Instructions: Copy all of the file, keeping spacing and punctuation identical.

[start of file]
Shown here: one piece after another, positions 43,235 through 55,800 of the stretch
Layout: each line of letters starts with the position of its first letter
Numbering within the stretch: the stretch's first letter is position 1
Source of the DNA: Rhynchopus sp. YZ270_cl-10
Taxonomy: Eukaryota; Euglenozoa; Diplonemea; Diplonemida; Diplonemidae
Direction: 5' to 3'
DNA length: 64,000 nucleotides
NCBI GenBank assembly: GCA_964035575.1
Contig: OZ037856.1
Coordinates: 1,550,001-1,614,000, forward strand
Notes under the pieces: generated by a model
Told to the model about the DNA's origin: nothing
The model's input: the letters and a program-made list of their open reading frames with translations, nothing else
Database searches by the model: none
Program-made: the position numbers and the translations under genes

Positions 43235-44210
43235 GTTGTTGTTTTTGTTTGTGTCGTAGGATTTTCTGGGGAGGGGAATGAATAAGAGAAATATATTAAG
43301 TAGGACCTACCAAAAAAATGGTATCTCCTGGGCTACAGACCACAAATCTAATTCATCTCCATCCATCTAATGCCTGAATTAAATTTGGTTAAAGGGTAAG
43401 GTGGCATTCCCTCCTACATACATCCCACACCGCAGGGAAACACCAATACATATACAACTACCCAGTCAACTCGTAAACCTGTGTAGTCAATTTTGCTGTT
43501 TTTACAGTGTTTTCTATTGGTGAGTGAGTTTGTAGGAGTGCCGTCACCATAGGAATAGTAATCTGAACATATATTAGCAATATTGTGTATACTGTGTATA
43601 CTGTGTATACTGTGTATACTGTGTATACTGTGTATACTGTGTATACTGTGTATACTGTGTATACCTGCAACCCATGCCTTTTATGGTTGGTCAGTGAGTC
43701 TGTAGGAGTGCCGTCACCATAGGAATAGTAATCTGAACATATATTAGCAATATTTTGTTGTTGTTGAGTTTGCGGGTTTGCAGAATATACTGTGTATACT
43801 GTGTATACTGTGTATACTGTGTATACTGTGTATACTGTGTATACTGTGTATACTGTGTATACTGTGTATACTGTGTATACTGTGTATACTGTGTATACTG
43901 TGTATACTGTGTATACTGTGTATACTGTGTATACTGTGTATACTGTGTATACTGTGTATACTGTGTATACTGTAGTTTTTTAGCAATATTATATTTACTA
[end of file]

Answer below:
Shown here: one piece after another, positions 43,235 through 55,800 of the stretch
Layout: each line of letters starts with the position of its first letter
Numbering within the stretch: the stretch's first letter is position 1
Source of the DNA: Rhynchopus sp. YZ270_cl-10
Taxonomy: Eukaryota; Euglenozoa; Diplonemea; Diplonemida; Diplonemidae
Direction: 5' to 3'
DNA length: 64,000 nucleotides
NCBI GenBank assembly: GCA_964035575.1
Contig: OZ037856.1
Coordinates: 1,550,001-1,614,000, forward strand
Notes under the pieces: generated by a model
Told to the model about the DNA's origin: nothing
The model's input: the letters and a program-made list of their open reading frames with translations, nothing else
Database searches by the model: none
Program-made: the position numbers and the translations under genes

Positions 43235-44210
43235 GTTGTTGTTTTTGTTTGTGTCGTAGGATTTTCTGGGGAGGGGAATGAATAAGAGAAATATATTAAG
43301 TAGGACCTACCAAAAAAATGGTATCTCCTGGGCTACAGACCACAAATCTAATTCATCTCCATCCATCTAATGCCTGAATTAAATTTGGTTAAAGGGTAAG
43401 GTGGCATTCCCTCCTACATACATCCCACACCGCAGGGAAACACCAATACATATACAACTACCCAGTCAACTCGTAAACCTGTGTAGTCAATTTTGCTGTT
43501 TTTACAGTGTTTTCTATTGGTGAGTGAGTTTGTAGGAGTGCCGTCACCATAGGAATAGTAATCTGAACATATATTAGCAATATTGTGTATACTGTGTATA
43601 CTGTGTATACTGTGTATACTGTGTATACTGTGTATACTGTGTATACTGTGTATACTGTGTATACCTGCAACCCATGCCTTTTATGGTTGGTCAGTGAGTC
43701 TGTAGGAGTGCCGTCACCATAGGAATAGTAATCTGAACATATATTAGCAATATTTTGTTGTTGTTGAGTTTGCGGGTTTGCAGAATATACTGTGTATACT
43801 GTGTATACTGTGTATACTGTGTATACTGTGTATACTGTGTATACTGTGTATACTGTGTATACTGTGTATACTGTGTATACTGTGTATACTGTGTATACTG
43901 TGTATACTGTGTATACTGTGTATACTGTGTATACTGTGTATACTGTGTATACTGTGTATACTGTGTATACTGTAGTTTTTTAGCAATATTATATTTACTA